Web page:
Unfortunately the session got off to a bad start when my watch broke (the pins that hold the strap in place). Then once I'd set the scope up and had left it to cool for an hour I then discovered that the collimation, for some reason, was miles out. Trying to sort out the collimation made it worse and things weren't helped when the batteries in the laser collimator died; naturally I didn't have any spares, so with the most taboo swear words I could think of I hurled the collimator across the garden in the dark. Not a good idea, as I then had to get a torch and hunt for it among the bushes, fortunately I found it after a brief search. Also not a good idea as the near neighbours across the way may well have heard some exclamations of 'for f**k's sake!', 's**t' and even worse!
I got my visual collimator out and tried to use that, but visually collimating the scope requires a second person to look through the eyepiece or twiddle the collimation knobs or one person doing it but needing the reach of a gibbon to do both at the same time. I had neither so I adjusted it as best I could and left it at that. I tried it on the Double Cluster and, fortunately, the view was reasonable, although high powers left a lot to be desired, so I decided to get on with the session. I do need some stiffer collimation springs, so I will send off for some from Bob's Knobs. These will improve the collimation no end, according to others who use the GSO/Revelation and Lightbridge scopes.
By this time I had wasted two hours sorting the bloody scope out, and therefore the observing session was shortened as a result. But I had all night...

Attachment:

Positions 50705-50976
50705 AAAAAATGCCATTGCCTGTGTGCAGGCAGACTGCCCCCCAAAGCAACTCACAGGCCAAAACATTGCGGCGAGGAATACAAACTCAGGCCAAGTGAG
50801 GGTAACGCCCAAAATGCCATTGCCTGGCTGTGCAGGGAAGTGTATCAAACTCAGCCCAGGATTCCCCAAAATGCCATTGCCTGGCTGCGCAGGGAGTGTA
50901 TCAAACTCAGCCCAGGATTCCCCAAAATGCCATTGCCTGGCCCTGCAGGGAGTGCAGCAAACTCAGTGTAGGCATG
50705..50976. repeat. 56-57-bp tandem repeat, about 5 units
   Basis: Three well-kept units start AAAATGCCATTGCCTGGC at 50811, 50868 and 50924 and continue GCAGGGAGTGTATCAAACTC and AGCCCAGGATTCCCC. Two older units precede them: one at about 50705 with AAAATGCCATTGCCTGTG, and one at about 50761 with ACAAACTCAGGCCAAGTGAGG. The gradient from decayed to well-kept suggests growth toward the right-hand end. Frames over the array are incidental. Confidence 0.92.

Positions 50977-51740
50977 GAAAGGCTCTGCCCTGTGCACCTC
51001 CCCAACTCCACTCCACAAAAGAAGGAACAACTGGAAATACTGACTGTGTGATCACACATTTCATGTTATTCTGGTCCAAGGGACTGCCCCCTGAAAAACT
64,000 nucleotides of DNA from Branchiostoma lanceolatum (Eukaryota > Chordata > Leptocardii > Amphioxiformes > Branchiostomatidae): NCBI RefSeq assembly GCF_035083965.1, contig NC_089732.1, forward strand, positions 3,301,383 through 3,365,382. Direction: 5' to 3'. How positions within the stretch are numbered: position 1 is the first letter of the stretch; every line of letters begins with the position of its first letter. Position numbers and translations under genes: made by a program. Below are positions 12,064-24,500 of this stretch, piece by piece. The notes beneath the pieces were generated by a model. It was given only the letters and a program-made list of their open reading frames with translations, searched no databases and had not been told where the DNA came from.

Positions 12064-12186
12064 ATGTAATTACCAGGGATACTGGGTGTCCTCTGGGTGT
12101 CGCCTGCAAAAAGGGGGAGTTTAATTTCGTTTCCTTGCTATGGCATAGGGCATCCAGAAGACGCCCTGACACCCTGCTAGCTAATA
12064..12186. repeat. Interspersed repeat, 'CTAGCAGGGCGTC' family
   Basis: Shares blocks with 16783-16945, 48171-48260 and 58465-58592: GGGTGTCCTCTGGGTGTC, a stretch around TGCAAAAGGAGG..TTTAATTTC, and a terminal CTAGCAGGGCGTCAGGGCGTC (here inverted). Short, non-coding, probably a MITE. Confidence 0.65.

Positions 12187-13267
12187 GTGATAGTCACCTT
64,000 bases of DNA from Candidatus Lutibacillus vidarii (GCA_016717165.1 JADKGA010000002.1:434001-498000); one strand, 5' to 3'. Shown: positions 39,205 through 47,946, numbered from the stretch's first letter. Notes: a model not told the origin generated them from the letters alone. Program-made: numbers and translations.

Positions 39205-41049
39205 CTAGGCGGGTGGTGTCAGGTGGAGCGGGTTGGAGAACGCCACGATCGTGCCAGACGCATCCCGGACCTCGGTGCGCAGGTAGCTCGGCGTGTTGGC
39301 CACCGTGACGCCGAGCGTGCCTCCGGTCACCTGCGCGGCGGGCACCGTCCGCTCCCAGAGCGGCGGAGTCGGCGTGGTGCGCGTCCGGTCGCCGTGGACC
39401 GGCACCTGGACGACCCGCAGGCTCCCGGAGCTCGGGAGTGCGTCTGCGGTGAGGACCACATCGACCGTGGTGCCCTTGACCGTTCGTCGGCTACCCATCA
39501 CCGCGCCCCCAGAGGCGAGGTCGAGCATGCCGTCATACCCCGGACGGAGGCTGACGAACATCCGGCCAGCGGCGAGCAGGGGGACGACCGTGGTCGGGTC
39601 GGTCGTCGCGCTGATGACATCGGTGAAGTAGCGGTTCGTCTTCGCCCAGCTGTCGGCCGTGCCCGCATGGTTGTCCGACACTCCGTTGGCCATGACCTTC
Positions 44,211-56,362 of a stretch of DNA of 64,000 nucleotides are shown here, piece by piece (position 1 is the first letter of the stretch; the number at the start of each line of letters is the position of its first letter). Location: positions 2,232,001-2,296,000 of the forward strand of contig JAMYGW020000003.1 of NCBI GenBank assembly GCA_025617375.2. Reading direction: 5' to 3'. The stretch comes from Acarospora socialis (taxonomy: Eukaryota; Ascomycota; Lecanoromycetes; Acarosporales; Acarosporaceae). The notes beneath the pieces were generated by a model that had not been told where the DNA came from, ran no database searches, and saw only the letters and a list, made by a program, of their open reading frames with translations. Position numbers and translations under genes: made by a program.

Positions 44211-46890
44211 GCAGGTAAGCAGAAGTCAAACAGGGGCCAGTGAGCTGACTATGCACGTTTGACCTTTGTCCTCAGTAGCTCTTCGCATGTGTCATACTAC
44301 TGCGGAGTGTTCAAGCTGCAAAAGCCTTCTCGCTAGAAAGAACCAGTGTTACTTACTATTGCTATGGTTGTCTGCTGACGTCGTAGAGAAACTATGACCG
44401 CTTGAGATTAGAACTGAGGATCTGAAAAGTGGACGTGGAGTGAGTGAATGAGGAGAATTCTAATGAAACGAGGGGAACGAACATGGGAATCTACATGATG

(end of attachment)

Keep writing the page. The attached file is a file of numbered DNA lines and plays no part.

Conditions: Chilly at 8 degrees C. Humidity was 82% so there was a fair bit of dew falling.
No wind. No Moon (waxing crescent had set earlier in evening). Limiting magnitude to the unaided eye was around 6.3 with seeing of II-III on the Antoniadi scale of seeing. Transparency, on a scale of I (excellent) to V (very poor) was III.
Instrument: 12 inch Dobsonian.
I began in Perseus, looking for the Perseus galaxy group, but failed to see it. This should not have been difficult, but the combination of hazy skies and less-than-perfect collimation probably conspired against me here.
Moving on to Pegasus, a rich galaxy hunting ground, brought some better luck. I quickly found NGC 7479. This galaxy looks, to direct vision, like it is an edge on; however averted vision shows it to be rounder and with the hint of spiral arms. The elongation seen with direct vision is the central bar of the galaxy. 101x
NGC 14, galaxy in Pegasus - small fairly bright. Oval. Elongated north-south. Slightly brighter middle. I thought I'd found NGC 7814, which is what I was looking for, but it looks nothing like it when compared to sketches and photos in books and on the net. It's definitely NGC 14. 101x
NGC 23, galaxy in Pegasus - small, very bright. Elongated north-south. There is a star superimposed on the northern end of the galaxy. 101x
I had planned an all night session but, just to round off an incredibly annoying and frustrating session, unforecast clouds built up at around 0200 BST. So much for the Mess Office and their forecasts. So I packed up at 0230, after waiting for the clouds to clear. They did eventually, but left in their wake terrible transparency so I called it a night. Not a great session, a paltry three sketches made and not much done.
As a little postscript, I went to a jewellers to get my watch fixed this afternoon, and while I was in there bought three button batteries for my laser collimator. Two small pins for my watch and three tiny batteries came to the princely sum of £13. Daylight robbery.
I have sent off to Bob's Knobs for some collimation springs and secondary knobs. I don't need new primary knobs as these are ok. Hopefully, these should enable the scope to remain aligned for longer.